Feds leave local AIDS groups in the dark on funding
Funding frozen since 2003, may disappear next year
The Public Health Agency of Canada (PHAC) has not issued new calls for operational grant proposals for its AIDS Community Action Program (ACAP), leaving some AIDS service organizations worried that funding could disappear in the new year.
ACAP directs time-limited grant funding to community-based service organizations as part of the federal government’s HIV/AIDS initiative. Fifty-eight HIV/AIDS community organizations receive funding through ACAP, from Saskatchewan to the Atlantic provinces, including 23 in Ontario. Data for Alberta and British Columbia were not available at press time.
The program originally channelled funding into two streams: operational grants and project grants. Funding for the project grants stream was eliminated in 2007, when the Harper government announced it intended to redirect chunks of its existing HIV/AIDS spending toward a new world-class vaccine research centre, which never materialized.
The operational funding is still in place for now, but there hasn’t been a new call for proposals since 2003. Instead, projects that received funding from 2003 to 2007 have had their grants rolled over in successive years, with the annual expectation that PHAC would launch a new call for funding proposals the following year.
But service organizations have not been given any indication that PHAC is either continuing existing funding or calling for new projects in 2012. With little more than two months left in 2011, AIDS organizations are preparing to wrap up some programs that have been serving people living with HIV/AIDS for the last decade.
The AIDS Committee of Toronto (ACT) uses funding from ACAP for its health promotion and support programs, a Portuguese-language community development program and caseworker, and its positive-youth outreach program. In 2011, ACT received $309,000 through ACAP for its programming. ACT has a special exemption from a rule that each agency can receive only one grant of up to $75,000 because it has absorbed three smaller agencies that had received ACAP funding since 2003.
“We’re absolutely worried that the funding will disappear next year,” says John Maxwell, ACT’s director of programs and services. “We were expecting that announcements were going to come out in mid-September. It usually takes between six and eight months for the federal government to turn around on a grant.”
Maxwell says he’s been unable to get straight answers from PHAC about the future of the grants, a sentiment that’s echoed by Toronto People with AIDS Foundation (TPWAF) executive director Murray Jose.
“Our grant supervisors are unable to answer the questions that we pose them about what’s happening,” Jose says.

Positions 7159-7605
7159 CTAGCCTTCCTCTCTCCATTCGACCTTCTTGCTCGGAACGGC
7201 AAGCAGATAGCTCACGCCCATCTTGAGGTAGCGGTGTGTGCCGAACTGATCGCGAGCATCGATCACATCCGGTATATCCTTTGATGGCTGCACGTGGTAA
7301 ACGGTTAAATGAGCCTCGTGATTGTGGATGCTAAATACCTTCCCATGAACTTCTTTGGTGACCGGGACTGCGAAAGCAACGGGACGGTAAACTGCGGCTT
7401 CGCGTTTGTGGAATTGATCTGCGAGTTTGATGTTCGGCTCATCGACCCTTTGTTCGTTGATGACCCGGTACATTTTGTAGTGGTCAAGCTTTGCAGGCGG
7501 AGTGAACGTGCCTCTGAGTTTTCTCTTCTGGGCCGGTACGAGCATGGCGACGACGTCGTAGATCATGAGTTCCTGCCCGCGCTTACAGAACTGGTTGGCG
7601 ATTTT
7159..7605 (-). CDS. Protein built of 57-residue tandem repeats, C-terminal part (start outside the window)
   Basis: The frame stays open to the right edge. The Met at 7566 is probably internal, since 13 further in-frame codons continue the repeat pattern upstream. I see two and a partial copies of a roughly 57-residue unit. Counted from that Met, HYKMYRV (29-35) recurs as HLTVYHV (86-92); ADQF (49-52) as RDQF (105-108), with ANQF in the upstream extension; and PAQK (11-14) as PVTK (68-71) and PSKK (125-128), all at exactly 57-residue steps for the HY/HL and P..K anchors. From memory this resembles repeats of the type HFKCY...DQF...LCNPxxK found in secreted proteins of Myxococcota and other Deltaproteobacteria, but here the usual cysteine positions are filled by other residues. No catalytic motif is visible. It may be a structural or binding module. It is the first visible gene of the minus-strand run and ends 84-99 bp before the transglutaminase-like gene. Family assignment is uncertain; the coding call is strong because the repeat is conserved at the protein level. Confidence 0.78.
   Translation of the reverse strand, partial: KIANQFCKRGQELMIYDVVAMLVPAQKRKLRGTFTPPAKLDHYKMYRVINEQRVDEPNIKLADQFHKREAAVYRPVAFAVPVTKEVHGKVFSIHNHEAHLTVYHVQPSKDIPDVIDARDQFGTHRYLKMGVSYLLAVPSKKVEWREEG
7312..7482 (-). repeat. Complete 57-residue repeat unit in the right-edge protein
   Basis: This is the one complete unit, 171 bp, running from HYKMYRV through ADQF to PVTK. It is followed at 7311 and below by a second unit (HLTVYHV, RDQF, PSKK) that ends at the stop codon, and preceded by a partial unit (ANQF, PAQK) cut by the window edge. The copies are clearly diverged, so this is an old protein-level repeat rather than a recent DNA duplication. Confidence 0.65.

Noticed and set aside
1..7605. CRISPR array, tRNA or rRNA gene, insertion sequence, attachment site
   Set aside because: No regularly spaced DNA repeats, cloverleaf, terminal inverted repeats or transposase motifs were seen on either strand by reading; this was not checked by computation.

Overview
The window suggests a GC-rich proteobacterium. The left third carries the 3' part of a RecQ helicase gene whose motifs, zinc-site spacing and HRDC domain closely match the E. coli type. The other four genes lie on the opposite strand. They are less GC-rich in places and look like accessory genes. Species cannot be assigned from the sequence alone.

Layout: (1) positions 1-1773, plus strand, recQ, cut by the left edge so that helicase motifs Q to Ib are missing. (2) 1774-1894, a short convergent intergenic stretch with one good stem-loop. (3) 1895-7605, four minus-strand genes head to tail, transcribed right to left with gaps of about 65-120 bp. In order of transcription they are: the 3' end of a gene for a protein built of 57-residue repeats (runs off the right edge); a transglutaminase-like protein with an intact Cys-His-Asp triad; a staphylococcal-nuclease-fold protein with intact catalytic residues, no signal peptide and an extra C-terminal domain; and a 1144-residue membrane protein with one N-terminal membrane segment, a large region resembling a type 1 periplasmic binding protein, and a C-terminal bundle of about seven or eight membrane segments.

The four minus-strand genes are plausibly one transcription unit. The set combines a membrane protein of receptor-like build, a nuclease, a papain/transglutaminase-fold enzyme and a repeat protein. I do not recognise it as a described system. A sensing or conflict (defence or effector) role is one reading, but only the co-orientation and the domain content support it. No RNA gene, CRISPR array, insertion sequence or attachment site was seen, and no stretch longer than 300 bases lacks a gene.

Sylwia Gomes, a spokesperson for PHAC, says a new call for applications will be made.
“The details of a possible solicitation for new AIDS Community Action Program project proposals are still being finalized,” she says. “PHAC will notify public health authorities and community organizations once the solicitation plan is finalized and approved.”
However, Gomes could not confirm available funding would be in the same amount or adjusted for inflation. She also refused to speculate about how funding could be continued or bridged if a new call for proposals isn’t issued in time for the start of the 2012 budget year, which starts in March.
PHAC is waiting to announce a new plan pending the release of a report into the structure of HIV/AIDS funding programs, for which PHAC held consultations more than a year ago. PHAC refuses to release the report on HIV/AIDS funding until approvals have been granted by the ministry of health.
Jose says the loss of ACAP funding could have a cascading effect on his organization. TPWAF receives funding for volunteer services, including a coordinator, training, supports and service delivery.
“You could be losing the potential to manage all of the volunteers,” Jose says.
TWPAF also receives funding for its Poz Prevention program and its Food for Life program, which provides prepared meals for clients with limited mobility.
Because there hasn’t been a call for new projects since 2003, AIDS groups have been unable to submit proposals for new projects that might address the changing impact of the disease. Jose also says newer ethnocultural AIDS groups that weren’t around in 2003 have been shut out of applying to ACAP.
But while expanding competition for the grants may foster excellence in delivery, Jose worries that PHAC could be moving from focusing the grants on AIDS community groups to larger community health organizations that may not make AIDS their priority focus or embrace a sex-positive, harm-reduction model of care.
The last ACAP project call awarded grants to several community health centres for HIV/AIDS outreach projects.
“If they were partnering with an AIDS service organization and jointly delivering a program, then absolutely,” Jose says. “With this specific pot of money and the goals of this pot of money, I think it is concerning when it’s opened up to non-AIDS service organizations.”
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